Management games have always been popular, and so it’s strange that that there haven’t been many in the motorsport space over the years.
Frontier Developments hopes to plug that gap in the market with F1 Manager 22, a game that lets you take the reins of one of the 10 official F1 teams and hopefully lead them to glory. Or perhaps not. You see, it’s all relative. Take control of one of the teams at the top and there’ll be high expectations, but if you choose a team that’s been historically struggling, merely taking steps in the right direction will be appreciated.
Ultimately though, once you’ve chosen a team in F1 Manager 22, its destiny is down to you. Stick around for a few seasons and who knows, maybe your once troubled team will be on top. It’s all on you. There’s a lot to get your head around before that’s likely to happen, however. As you’d expect from a management game, there’s a bewildering amount of options on offer here, and even with the game easing you in it can take a while before you feel totally comfortable.
You’ll start by learning the basics: the race weekend format, developing and installing parts and suchlike. But pretty much straight off the bat you’re allowed to tinker with everything if you wish. And to truly succeed in F1 Manager 22 you’re going to need to. Away from the race weekend you’re going to have to concern yourself with research and development, staffing, the upkeep of your facilities, and more. You can take things at your own pace, but it still feels like trying to keep multiple plates spinning at once.
F1 Manager 22 is at its most exciting, however, when those race weekends crop up. It’s up to you whether you take the more passive simulation option, or choose to manage things like practice and qualifying sessions yourself. Though of course, the latter almost always leads to better results. During practice it’s important to get yourself prepared for the race ahead, allowing your drivers to acclimatise to the track while configuring their cars until they’re confident in their capabilities. Fail to do this, and there’s little chance you’re going to get on the podium.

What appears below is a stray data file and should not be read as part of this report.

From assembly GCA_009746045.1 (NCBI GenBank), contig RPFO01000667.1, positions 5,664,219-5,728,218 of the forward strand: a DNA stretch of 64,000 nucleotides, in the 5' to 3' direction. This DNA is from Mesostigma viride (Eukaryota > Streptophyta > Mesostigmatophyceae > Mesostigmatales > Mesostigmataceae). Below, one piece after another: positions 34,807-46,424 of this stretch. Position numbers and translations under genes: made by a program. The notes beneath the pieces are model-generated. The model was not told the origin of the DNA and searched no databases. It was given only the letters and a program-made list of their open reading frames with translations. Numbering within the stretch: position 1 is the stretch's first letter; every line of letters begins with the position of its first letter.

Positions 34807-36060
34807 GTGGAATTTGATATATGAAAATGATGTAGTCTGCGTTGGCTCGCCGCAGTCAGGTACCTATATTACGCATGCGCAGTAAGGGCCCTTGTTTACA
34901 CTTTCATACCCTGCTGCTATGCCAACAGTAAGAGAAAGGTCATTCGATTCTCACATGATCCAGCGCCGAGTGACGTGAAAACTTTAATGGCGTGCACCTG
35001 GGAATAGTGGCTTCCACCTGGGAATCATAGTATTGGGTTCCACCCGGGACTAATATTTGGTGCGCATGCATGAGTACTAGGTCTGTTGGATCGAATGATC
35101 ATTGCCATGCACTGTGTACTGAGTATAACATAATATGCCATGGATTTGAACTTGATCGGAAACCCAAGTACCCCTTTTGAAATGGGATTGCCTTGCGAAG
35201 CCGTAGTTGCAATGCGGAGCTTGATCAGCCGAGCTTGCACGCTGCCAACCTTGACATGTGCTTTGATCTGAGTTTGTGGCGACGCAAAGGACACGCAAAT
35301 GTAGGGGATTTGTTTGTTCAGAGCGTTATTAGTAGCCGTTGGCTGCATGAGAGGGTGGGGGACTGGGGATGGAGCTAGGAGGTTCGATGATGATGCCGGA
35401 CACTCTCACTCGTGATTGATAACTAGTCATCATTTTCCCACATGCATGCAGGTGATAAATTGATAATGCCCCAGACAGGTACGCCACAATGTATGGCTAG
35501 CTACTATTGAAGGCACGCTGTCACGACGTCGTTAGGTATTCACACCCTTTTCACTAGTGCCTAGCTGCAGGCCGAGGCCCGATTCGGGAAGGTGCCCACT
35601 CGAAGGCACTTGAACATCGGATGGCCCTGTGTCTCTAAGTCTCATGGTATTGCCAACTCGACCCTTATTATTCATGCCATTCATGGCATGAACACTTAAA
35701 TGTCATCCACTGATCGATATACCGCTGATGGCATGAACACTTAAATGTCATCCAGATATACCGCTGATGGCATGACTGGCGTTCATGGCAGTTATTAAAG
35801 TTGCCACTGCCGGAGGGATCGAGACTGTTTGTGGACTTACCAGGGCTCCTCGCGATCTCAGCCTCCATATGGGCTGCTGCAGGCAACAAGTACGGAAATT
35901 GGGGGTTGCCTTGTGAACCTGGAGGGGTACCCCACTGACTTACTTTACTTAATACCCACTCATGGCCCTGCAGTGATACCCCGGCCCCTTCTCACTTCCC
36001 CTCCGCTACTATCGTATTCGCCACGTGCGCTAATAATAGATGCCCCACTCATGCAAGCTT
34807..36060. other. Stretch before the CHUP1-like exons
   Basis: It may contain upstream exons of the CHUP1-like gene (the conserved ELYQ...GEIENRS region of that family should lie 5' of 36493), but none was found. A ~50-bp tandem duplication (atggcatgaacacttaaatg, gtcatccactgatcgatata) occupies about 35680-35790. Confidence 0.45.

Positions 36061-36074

When it comes to the races themselves, they’re excellently presented, just like the rest of the game. The visuals are surprisingly lifelike, allowing you to believe that you’re simply watching a race on TV. You can’t rest on your laurels, however, especially so if you want to make an impact. Influencing the behaviour of your drivers is crucial if you want to make waves, but a balance has to be struck. Bearing in mind your chosen pit strategy, you need to monitor things like tyre wear, fuel load and battery levels and instruct your drivers to drive more or less aggressively to suit.
Ideally you’ll be watching races play out in real time, allowing you to more effectively micro-manage the performance of your cars and drivers. This allows you to watch the on-track action in detail, too, though it does make some of the game’s shortcomings more apparent, like some awkward animations when crashing. If watching an entire race doesn’t appeal to you, however, you can enable fast-forward, with prompts occasionally popping up that allow you to watch replays of notable events if you wish.
With so many variables to tinker with, you sometimes might wonder just how much of an impact your choices have. Gains here are rarely dramatic, and so you have to commit to the long game and see where you end up. There’s one thing for sure though: when it comes to race weekends, you can’t help but get engrossed in the action. You’ll be on the edge of your seat, pleased with yourself when your drivers make gains, but also prepared to shake your fist at the screen when they mess up. It has to be said that they seem pretty impervious to that though, as do the competition. There are rarely any major catastrophes or accidents, which doesn’t seem entirely realistic.
We’ve been playing F1 Manager 22 on PS5 for review, and we’re pretty impressed by how it translates to the format. The controls can be fiddly, but considering the breadth of options here Frontier Developments has done a great job in creating a setup that works. The power of next gen means you’re never really staring at a loading screen either, which is a huge boon for this type of game.
As far as motorsport management games go, F1 Manager 22 is a cracking first effort from Frontier Developments with just some minor issues that will hopefully be addressed in future updates. There’s a lot to get your head around, but for those who put in the time and effort to learn every aspect, this will be wondrously rewarding.